Fancy working out who is the murderer while sipping tea in a bath, or uncovering clues while having a SPA treatment? The piano music, the Morse-code-like knocks on the door… every detail might be a clue for solving a murder mystery.
More and more hotels in China are introducing role-playing detective games to attract more young customers.
The challenges and opportunities of “hotel + games”
Originating from western countries, role-playing detective games have been localized in China, adding more and more elements of role play and detective stories. They are gaining popularity among young consumers who are developing affinity with such genre of recreation through board games and promotions in celebrity reality shows.
Competition for the market has become keener as a result. According to public data, over 3,100 enterprises running related business were registered in China in 2020, up by 63% compared with 2019. With more competition in the market, coupled with high costs for intellectual-property right licensing and on-site scene settings, the pay-back period is getting much longer though.
Hence, quite a lot of players have exited the market. The number of such enterprises that went bankrupt and sold scripts, tools and furniture citing has increased by 110% between March and April.
To survive the fierce competition, offline venues hosting role-playing detective games must seek cooperation, and their perfect partners are hotels.
In February, Movie Hotel, a Chinese hotel brand that wants to build hotel rooms that double up as private cinemas, has begun a partnership with Jingrenyuan, a We Media brand focusing on mystery stories, to jointly launch an immersive hotel play. They reproduced game scenes in the hotel, enabling players to dive into the game and interact with other players to solve a mystery.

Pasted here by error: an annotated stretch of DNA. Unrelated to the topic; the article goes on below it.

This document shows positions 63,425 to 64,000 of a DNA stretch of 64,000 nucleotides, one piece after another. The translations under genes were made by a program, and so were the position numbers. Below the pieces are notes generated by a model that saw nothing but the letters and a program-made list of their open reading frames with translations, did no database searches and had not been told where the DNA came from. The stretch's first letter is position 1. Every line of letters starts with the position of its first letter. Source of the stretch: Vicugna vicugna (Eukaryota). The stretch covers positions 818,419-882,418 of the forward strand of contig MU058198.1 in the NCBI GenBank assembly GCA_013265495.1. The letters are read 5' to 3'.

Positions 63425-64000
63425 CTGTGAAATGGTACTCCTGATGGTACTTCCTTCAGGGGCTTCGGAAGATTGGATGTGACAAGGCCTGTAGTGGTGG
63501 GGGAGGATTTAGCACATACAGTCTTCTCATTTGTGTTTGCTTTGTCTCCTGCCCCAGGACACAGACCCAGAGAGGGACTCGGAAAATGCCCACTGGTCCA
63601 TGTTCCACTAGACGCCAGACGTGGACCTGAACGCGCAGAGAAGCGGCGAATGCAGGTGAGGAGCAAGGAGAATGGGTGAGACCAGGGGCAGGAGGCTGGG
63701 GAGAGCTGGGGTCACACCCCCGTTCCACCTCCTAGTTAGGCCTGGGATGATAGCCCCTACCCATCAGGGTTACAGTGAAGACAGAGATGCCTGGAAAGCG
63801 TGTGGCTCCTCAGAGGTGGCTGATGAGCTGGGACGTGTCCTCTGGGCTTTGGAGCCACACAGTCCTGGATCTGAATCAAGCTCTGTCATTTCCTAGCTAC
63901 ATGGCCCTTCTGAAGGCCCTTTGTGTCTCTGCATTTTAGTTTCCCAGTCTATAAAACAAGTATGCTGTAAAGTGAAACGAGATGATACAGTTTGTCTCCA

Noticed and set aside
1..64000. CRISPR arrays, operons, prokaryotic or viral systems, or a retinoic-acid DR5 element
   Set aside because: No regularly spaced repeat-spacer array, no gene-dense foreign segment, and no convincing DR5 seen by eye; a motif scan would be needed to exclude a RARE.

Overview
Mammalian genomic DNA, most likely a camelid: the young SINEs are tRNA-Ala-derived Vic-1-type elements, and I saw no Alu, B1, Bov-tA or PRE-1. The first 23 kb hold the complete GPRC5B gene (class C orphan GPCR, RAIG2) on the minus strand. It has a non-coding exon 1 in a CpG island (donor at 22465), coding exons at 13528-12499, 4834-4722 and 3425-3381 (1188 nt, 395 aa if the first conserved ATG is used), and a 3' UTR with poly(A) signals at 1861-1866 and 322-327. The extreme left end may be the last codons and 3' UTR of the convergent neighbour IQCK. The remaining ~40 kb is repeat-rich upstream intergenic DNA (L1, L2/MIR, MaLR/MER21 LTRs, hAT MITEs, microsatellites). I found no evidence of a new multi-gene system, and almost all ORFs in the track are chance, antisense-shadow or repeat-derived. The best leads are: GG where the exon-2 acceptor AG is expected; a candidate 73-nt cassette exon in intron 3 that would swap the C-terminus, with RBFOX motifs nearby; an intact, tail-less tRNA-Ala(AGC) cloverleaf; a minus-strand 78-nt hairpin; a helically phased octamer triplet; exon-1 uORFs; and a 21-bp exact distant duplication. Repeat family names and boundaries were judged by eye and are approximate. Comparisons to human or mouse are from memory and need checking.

The New Century Grand Hotel Hangzhou, a hotel under New Century Hotels & Resorts, announced an agreement with NINES Reasoning Hall to develop an immersive experience that combines the hotel with role-playing detective games. The product will be launched this month.
Another Chinese hotel and lifestyle group Betterwood, which was founded by budget hotel chain 7 Days Inn’s founder Alex Zheng, is also tapping into the segment by developing its brand “Sweetwater”. Currently, the company’s role-playing detective game hasn’t developed into a chained brand yet, but Betterwood has the potential to achieve this goal and integrate this new experience with other businesses due to its advantage in space operation, said Mr. Zheng.
It’s still a long way to go
The development of role-playing detective games is mainly buoyed by young consumers. Data from Meituan Research Institute showed that 83.9% of players aged between 20 and 35, 10.3% were players aged 35 to 50, and other age groups account for less than 6%.
But hotels are also facing challenges while developing such a new kind of experience. Firstly, these young users prefer to play the game on weekends or at night. This is also the peak time when travelers check in. To balance players’ needs and travelers’ experience during their stay, hotels need to think carefully about the arrangement of the game space. Secondly, as this game is usually played at parties and for entertainment, it is mainly locally based consumption, and few would be willing to fork out transportation and accommodation costs to play at cross-city or cross-province destinations.
Given the nature of role-playing detective games, they are more suited for social- or resort-type hotels, but not so much for traditional business hotels and those built in iconic scenic spots that appeal more to those who are seeking accommodation with easy access to tourist attractions in the vicinity.
Ultimately, only time will tell whether the innovative concept of playing detective games at hotels will take off in the market to help hotels reach new potential customers.